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man standing in line talking to tourists
Waiting in line at stop #2

Vallarta Food Tours (11/25/2021)

Our first full day in Puerto Vallarta! Today we went on a food tour starting at 9:30 a.m. A little early to start a taco tour I thought, but little did I know that certain stands close as soon as they’re sold out for the day, which could be as early as 10 a.m.

I was also reluctant to go on a bike tour. Sure, I know how to ride a bike, but I am not the most stable biker, and I worried about being slow and not being fit enough for tough terrain. But I went in with an open mind and threatened Ray if he left me.

The group was small—guide Homero and four guests (including Ray and me). We rode about a five mile circle around the city, from 5 de diciembre, through centro, and to the end of the pier in old town/romantica zona/emiliano zapata, but not always in the touristy areas.

Tacos de Carnitas Gradilla

We started at Tacos de Carnitas Gradilla, where we had carnitas “breakfast tacos.” Why breakfast tacos? Because the man who preps the pork, starts at 4:30 a.m. and only prepares a certain amount every day. When the pork runs out, it’s closing time. The record is 10 a.m., so if you don’t get to the stand early, you will miss out. The twenty-minute wait in line was well worth it!

We learned that this family had been in business for generations and that the flavor of the meat was due in large part to the lard that had been handed down from father to son—a great honor. The taco was delicious and perfect for a first meal of the day.

picture of lamb barbacoa taco
Lamb barbacoa

Tacos Beltran

Next stop was Tacos Beltran where we feasted on carne asada mixed with crispy pork shoulder. Hard to believe, but this was even more flavorful than the first taco. The crispiness of the pork shoulder combined with the carne asada provided an explosion of flavor.

We did have another wait in line, but it gave us time to digest the first taco. Homero also pointed out that a busy taco stand always means good food to be had.

I was also happy that the terrain, though bumpy on cobblestone streets, was relatively flat and easy to navigate.

¡Aqui Es Texcoco!

Our third stop was for lamb barbacoa tacos. The lamb was melt-in-your-mouth tender and the tortilla was fried, adding some crispiness to the bites. This blog is going to get really boring because all the food was amazing, but that’s what going on a local food tour is all about, right? I guess if I had to pick, this might have been my least favorite. However, if it had been the only place we stopped, I would have been totally happy.

description of tuba - fermented traditional mexican drink

Tuba by Concepción

After a longer ride, we stopped on the Malecón for a traditional Mexican drink called Tuba. The sign indicates that it is the sap of the palm tree, slightly fermented apples, strawberries, honey, pecans, sugar, and purified water. A nice refresher half way through the tour.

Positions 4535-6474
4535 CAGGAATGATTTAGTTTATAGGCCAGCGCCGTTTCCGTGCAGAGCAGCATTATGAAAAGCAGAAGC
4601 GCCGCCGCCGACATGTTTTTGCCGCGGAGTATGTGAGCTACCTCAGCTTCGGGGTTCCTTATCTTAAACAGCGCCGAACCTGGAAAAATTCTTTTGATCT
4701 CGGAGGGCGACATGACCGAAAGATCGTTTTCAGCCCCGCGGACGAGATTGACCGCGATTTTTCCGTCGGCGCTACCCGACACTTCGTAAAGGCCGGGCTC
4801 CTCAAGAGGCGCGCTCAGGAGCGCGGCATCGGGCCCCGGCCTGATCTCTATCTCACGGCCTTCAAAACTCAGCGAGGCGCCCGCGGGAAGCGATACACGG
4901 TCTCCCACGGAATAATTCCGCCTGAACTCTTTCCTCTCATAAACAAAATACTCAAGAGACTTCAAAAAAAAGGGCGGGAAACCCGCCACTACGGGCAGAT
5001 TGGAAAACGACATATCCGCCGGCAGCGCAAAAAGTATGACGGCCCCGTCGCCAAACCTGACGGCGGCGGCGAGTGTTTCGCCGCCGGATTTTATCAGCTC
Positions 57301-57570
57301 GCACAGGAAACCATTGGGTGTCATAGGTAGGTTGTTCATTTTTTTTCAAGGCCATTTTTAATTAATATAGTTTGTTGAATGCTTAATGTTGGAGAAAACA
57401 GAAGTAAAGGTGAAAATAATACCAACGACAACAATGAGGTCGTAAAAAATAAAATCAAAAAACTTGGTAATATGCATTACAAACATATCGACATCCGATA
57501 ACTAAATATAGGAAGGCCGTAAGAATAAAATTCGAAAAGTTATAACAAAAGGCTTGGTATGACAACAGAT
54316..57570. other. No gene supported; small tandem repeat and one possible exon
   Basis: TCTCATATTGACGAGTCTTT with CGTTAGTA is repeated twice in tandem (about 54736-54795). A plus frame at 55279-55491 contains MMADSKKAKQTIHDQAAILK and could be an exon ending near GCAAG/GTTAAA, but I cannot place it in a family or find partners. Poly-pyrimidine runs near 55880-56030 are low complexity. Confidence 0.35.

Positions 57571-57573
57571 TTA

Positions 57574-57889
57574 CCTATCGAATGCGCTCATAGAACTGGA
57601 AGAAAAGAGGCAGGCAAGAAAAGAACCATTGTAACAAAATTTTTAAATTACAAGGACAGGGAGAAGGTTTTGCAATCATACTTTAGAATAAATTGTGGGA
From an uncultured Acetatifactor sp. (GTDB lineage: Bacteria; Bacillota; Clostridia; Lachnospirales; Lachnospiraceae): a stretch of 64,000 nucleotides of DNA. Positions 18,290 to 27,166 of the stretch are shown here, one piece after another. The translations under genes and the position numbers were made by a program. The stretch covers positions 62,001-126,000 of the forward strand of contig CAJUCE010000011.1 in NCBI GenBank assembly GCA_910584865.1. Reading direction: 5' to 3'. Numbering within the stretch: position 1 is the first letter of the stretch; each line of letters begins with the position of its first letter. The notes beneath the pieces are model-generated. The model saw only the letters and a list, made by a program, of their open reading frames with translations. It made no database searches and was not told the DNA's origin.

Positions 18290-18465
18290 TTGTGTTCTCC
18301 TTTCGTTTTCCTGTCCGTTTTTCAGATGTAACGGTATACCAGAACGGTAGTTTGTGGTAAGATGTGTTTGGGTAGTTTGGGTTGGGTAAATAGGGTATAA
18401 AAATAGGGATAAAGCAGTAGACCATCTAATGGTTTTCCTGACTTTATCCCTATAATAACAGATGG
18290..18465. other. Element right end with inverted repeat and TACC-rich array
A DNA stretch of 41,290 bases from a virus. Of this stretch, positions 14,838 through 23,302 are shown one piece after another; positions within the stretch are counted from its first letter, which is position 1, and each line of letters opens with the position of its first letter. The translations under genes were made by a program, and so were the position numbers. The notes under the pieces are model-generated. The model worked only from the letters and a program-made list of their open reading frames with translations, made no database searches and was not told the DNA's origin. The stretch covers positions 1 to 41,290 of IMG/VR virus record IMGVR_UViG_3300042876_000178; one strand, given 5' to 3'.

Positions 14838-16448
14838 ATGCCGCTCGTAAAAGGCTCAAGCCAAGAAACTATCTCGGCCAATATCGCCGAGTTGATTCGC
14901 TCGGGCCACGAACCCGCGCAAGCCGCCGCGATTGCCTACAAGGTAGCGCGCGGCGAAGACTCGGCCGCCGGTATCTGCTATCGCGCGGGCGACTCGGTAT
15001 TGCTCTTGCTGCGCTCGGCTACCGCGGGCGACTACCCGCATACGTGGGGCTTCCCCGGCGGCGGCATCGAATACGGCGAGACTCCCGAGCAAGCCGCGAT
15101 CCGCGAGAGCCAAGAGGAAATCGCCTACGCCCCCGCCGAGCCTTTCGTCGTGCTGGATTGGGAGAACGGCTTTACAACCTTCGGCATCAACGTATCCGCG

Tacos El Cuñado

Our final taco stop was Tacos El Cuñado where we had pollo machaca tacos. The traditional meat for machaca is beef, but these were chicken and egg tacos grilled with flavorful and a little bit of spice. The tortillas are then fried on the same grill to soak up the sauces. You have to eat the whole thing in a couple of bites or you’ll end up with a soupy mess. Mmmm!

couple in front of brewery sign


After we were full of tacos, we stopped at a local brewery for a beer. It was probably after 12 p.m. somewhere in the world, but I’m not really sure if it was in PV. With all the biking and tacos, we lost track of time. I had a beer called something like Insanity that was a mango milkshake double IPA. It does sound a little loco, but was a perfect mid-morning beer! The 8.5% didn’t hurt.

Nieves Artesanal de Oaxaqueñas

Our final stop was for dessert…Oaxacan ice cream. I had mamey (a type of avocado – creamy and sweet) and Ray had a mixed berry ice. Both delicious and a perfect end to an amazing food tour.

This is a definite recommend for Puerto Vallarta. With a bike tour, you get a different set of folks than you would on a walking tour. You get the people who want a little more adventure, and the excitement was definitely to be had on this tour. Biking over cobblestone streets into rural neighborhoods from one town to another, we got to see more of the city than we would have covered just walking.

Snorkeling 11/26/2021

Before we left on this trip, Ray promised a day on a luxury boat for a full day of snorkeling. But… he assumed there would be room and did not book it before leaving, so when we got here it was full. We really wanted to snorkel, so we found a tour that was open, with far less luxury. The boat took us and around fifty others on a two and a half hour cruise out to the Marietas Islands at the edge of the Puerto Vallarta Bay. We then got to snorkel for about 30 minutes, hang out on a beach for another 15, then load up and head back to PV. There was food and music, games and drinks, but the tour itself was just okay. Definitely the way to go for first time snorkelers just to check it out but 30 minutes of snorkeling on a 7 hour tour…not exactly what we were looking for.

What made the trip exciting, however, was the frequent spotting of humpback whales. Sometimes one or two, sometimes a group of five to ten. They are enormous and a couple times swam quite close to the boat. On our way back to PV, we also encountered a huge pod of dolphins, around 50 or more, jumping out of the water and trailing the boat for a bit.

humpback whale in puerto vallarta bay

Our time in Puerto Vallarta is short on this trip. We’re headed to Guadalajara next. We’ll spend a day getting plane tickets, hotel reservations and figuring out a schedule, and sleeping in…this is a vacation after all!!

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